With temperatures in 50s, the last weekend in January it may be had to think that area administrators are thinking about snow days.
During the winter months, snow and ice and below freezing temperatures are things that are never far from their thoughts.
“The decision to cancel school is one of the most difficult ones that I have to make,” Superintendent of Sedalia Schools 200 Brad Pollitt said. “The safety and welfare of the students and the staff is always my number one concern.
“You certainly can’t make the decision solely based on a prediction of what might be,” Pollitt added. “That does factor into the decision, but it also has to be based on what is in front of you at the time as well.”
The decision to cancel school rests with Pollitt but there are other individuals who help in the decision.
Pollitt said mornings when the forecast has a prediction of inclement weather, he is up at four a.m. checking local weather radar from multiple sources.
Pollitt, Connie Colffelt, director of the First Student Transportation Service, Richie Simmons, head of maintenance for Sedalia 200 and assistant superintendent Steve Triplett drive the bus routes to check on the road conditions.
Once he has heard from those individuals on the road conditions, Pollitt places a call to Pettis County and Sedalia Director of Emergency Management, Dave Clippert, for an update on the area conditions and to receive the latest forecast.
That call is made between 5 and 5:15 a.m.
“If I have to make the decision to call off school, I need to have it made by 5:30,” Pollitt said. “Our first busses leave between 5:45 and 5:50 a.m. so the decision has to be made before they head out on the routes.
“If the conditions warrant it we will make the decision the night before,” Pollitt added. “But there are so many factors that have to be considered.”
Those factors can include the amount of precipitation, snowfall or ice accumulation, the radar predictions, and the expected temperature.
“Anytime the temperature or wind chill temperature is 10 degrees below zero or lower we will do a delayed start or possibly cancel all together depending on what other circumstances we are facing,” Pollitt said. “We have to take into consideration the fact that some of our students will be walking on sides walks that may or may not be treated and that they will have to wait in those temperatures at bus stops.”
Sedalia 200 has five rural bus routes that are factored into the decision as well.
“Often people question why, if the main streets look clear why we cancel school,” Pollitt said. “There are a lot of side streets and subdivisions as well as those rural routes that have to be considered.”
With every decision, Pollitt said one of the most important factors is consistency.
“Parents like to know what to expect,” Pollitt said. “You can’t call off school one day, and then turn around a week later and not when the conditions seem to be the exact same because parents have to make plans whenever school is canceled.”
No matter the reasons for the cancellation of school, those missed days have to be made up, to a point, according to the Department of Elementary and Secondary Education.
School districts are required to not only be in session a set number of days, but they also must be in attendance a minimum day length and minimum hours of attendance.
The following rules are taken from DESE’s website regarding their inclement weather policy, which is law for any school district receiving state aid.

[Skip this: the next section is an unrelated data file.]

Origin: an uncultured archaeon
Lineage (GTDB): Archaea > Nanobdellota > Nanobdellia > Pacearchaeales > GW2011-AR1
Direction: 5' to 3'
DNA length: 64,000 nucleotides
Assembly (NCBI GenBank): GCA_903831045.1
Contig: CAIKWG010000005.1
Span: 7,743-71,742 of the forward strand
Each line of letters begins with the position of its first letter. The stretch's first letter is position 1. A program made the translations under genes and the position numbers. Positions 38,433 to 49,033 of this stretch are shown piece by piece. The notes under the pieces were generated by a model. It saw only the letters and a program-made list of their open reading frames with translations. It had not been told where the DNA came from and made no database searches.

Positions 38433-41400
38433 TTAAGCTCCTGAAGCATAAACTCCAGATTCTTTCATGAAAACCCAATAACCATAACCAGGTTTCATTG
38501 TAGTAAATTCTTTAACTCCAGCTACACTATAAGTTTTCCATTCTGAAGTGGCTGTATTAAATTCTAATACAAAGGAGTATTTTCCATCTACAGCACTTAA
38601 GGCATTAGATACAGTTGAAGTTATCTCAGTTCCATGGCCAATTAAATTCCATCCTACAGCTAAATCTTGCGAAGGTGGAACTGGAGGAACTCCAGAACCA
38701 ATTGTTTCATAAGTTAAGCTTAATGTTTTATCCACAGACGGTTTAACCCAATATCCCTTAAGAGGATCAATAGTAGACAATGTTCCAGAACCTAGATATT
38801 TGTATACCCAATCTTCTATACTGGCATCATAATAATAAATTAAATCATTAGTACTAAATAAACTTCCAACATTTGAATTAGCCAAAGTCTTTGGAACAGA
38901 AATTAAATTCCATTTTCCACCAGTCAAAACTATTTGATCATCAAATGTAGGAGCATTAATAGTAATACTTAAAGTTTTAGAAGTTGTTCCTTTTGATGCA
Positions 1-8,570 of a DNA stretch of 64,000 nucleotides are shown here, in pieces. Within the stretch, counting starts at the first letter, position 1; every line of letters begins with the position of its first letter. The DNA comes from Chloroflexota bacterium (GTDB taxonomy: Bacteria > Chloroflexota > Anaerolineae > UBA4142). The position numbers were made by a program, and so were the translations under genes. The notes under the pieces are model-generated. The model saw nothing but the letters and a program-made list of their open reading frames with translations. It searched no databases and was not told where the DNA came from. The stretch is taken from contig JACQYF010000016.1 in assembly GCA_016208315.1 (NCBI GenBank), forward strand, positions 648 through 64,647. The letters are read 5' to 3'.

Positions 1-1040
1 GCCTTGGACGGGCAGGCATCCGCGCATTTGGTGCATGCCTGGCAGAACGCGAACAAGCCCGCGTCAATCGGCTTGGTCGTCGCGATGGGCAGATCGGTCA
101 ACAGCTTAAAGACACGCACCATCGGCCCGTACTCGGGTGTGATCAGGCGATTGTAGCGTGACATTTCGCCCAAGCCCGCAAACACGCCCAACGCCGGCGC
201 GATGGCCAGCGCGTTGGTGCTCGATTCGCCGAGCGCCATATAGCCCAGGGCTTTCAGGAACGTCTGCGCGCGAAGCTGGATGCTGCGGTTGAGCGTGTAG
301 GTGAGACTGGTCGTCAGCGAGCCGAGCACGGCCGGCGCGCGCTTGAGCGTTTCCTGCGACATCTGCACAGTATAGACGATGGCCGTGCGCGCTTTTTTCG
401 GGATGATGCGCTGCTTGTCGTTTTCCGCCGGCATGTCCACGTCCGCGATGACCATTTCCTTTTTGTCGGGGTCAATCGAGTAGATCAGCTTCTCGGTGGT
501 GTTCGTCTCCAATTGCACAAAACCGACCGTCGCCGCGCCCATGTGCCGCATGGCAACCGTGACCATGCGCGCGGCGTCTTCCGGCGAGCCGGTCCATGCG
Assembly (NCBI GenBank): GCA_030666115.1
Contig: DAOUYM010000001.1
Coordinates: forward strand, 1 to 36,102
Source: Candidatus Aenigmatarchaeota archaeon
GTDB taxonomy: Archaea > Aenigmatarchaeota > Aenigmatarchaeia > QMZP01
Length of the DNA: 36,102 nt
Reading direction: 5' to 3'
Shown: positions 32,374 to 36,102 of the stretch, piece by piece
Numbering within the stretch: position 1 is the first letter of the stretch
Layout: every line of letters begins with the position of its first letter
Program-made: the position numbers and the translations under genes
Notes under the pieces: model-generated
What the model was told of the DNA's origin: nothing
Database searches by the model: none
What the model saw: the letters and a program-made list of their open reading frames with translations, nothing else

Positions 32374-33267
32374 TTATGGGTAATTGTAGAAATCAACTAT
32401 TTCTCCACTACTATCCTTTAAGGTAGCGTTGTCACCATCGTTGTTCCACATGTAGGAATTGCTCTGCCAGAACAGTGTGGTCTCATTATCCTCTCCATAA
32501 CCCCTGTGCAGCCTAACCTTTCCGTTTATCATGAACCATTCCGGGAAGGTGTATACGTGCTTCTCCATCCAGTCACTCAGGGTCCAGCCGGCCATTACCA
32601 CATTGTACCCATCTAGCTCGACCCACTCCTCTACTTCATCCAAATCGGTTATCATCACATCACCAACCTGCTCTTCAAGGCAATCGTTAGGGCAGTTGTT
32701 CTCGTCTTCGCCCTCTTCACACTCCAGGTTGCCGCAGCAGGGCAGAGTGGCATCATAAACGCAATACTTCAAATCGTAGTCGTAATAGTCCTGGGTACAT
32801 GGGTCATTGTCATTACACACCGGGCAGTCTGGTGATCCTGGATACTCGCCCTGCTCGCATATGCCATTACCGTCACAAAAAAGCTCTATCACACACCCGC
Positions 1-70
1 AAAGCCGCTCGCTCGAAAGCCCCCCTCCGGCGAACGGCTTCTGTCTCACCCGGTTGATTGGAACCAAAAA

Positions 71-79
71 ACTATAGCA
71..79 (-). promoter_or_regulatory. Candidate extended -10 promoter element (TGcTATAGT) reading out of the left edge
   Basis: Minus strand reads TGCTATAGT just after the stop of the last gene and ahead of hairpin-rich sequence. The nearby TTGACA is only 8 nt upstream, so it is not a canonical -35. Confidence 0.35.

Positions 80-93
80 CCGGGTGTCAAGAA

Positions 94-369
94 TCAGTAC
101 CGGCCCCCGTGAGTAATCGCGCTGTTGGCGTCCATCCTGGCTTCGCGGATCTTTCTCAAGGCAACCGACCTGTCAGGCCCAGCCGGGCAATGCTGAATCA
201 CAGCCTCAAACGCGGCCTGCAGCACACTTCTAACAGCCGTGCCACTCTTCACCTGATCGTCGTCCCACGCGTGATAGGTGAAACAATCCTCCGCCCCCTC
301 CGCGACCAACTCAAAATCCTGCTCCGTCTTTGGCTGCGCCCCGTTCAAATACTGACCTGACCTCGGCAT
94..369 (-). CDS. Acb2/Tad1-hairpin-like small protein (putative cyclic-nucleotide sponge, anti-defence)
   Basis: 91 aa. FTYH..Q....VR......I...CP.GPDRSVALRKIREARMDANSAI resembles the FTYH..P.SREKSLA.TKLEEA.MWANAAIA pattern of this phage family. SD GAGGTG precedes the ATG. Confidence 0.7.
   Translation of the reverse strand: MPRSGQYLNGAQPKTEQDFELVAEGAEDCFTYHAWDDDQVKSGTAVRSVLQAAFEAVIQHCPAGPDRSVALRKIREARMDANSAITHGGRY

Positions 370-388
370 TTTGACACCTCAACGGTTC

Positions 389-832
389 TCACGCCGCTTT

“Severe weather increases the possibility of an early release from school. Section 160.041.1 RSMo, states that a minimum school day consists of at least three hours (except districts establishing less than a 174 school calendar which require four hours) in which the pupils are under the guidance and direction of teachers in the teaching process. Districts must meet both the minimum day requirement and the minimum hour requirement as dictated by their respective calendar,” the DESE website states.
Section 171.033.4, RSMo goes on to explain that,” “Inclement weather” for purposes of this section shall be defined as ice, snow, extreme cold, flooding or tornado, but such term shall not include excessive heat.”
According to policy, a district is required to make up the first seven days missed under the inclement weather section of the statute.
After the seventh day it is an every other day situation.
For example, if a district misses eight days, they do not have to make the eighth day up, it is classified as “forgiven.”
The ninth day is made up; day 10 is forgiven; the 11 day missed must be made up, but day 12 is forgiven.
The 13 day is required to be made up but all days past 14 that are missed for inclement weather are forgiven by the state as long as the district has made up 10 days.
“I think all schools build and prioritize make-up days into their school calendars,” Pollitt said. “If they are just added on to the end of the school year, there is not a break between the end of the regular session and summer school,
“With that said we also know that there have to be some breaks scheduled throughout the school year for both the students and staff,” he added. “It can make for a very long winter if those breaks aren’t scheduled.”
Pollitt said that three days after Christmas break are considered off limits by many districts and typically are not used as make up days.
“Most schools schedule Dr. Martin Luther King Jr. Day, President’s Day and Good Friday as days that won’t be used as make-up days.” Pollitt said. “There may be some schools that do use those days, but I can’t think of many who do.
“There has only been one time since the decision to call off school has been mine that I have called off school solely based on a weather forecast and that was a few years ago when we 17 inches in one day,” Pollitt said. “You hope you never have to miss school but you always have to be ready in the event it becomes necessary.”
Hope Lecchi can be reached at 660-826-1000 ext. 1484